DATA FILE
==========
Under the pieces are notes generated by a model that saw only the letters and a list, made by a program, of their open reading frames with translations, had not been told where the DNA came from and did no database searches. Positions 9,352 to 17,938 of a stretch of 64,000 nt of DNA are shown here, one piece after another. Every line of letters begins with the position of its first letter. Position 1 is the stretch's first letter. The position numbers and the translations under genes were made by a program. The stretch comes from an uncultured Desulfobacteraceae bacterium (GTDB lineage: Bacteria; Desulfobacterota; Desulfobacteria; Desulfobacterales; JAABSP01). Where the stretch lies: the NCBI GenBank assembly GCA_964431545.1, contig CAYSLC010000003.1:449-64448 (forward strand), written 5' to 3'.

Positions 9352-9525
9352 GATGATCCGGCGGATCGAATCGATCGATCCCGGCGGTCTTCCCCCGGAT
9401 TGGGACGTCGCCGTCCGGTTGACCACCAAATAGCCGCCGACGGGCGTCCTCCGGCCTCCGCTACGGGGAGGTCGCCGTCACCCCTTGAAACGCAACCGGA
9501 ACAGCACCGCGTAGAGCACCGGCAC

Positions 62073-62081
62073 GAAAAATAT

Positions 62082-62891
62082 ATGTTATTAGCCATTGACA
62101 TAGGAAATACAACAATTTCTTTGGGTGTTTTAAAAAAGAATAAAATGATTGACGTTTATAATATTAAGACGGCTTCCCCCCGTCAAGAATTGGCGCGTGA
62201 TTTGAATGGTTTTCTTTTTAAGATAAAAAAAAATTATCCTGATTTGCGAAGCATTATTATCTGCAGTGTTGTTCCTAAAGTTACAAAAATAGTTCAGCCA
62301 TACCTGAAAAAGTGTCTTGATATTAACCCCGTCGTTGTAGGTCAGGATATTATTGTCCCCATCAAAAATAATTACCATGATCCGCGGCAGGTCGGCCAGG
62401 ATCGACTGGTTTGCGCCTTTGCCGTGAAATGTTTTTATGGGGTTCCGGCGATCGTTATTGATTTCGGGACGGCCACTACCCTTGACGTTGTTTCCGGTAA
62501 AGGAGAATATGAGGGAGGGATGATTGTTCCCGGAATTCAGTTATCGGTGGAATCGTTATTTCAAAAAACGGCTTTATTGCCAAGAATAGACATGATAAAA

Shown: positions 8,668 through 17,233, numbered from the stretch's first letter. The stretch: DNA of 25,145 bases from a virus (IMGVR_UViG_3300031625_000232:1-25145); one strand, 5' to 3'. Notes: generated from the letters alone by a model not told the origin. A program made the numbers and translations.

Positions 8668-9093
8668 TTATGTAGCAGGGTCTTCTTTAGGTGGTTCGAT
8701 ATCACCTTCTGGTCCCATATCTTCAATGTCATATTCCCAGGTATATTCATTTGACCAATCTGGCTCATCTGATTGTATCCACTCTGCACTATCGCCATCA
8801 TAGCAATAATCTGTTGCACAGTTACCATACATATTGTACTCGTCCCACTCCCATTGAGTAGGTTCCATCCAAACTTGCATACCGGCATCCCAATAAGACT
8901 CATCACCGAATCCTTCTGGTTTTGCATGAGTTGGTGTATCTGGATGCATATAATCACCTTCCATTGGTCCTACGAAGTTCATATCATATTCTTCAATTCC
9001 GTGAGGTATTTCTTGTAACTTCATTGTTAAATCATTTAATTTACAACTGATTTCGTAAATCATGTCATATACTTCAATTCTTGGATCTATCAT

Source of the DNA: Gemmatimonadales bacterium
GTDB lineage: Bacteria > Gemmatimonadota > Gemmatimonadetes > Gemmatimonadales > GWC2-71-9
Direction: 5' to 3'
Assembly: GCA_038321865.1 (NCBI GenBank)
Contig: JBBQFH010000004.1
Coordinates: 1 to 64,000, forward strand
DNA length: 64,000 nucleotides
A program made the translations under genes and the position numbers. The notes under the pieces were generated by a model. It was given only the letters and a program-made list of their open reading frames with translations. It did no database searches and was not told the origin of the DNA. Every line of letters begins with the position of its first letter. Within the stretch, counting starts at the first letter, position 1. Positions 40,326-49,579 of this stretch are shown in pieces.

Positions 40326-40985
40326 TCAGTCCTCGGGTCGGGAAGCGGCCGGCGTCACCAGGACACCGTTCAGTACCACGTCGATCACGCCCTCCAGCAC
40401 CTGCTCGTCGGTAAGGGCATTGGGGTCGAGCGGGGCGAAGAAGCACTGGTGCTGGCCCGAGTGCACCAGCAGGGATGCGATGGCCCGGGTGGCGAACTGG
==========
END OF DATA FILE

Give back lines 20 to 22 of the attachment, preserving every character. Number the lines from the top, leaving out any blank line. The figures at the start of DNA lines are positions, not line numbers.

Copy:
8901 CATCACCGAATCCTTCTGGTTTTGCATGAGTTGGTGTATCTGGATGCATATAATCACCTTCCATTGGTCCTACGAAGTTCATATCATATTCTTCAATTCC
9001 GTGAGGTATTTCTTGTAACTTCATTGTTAAATCATTTAATTTACAACTGATTTCGTAAATCATGTCATATACTTCAATTCTTGGATCTATCAT

Source of the DNA: Gemmatimonadales bacterium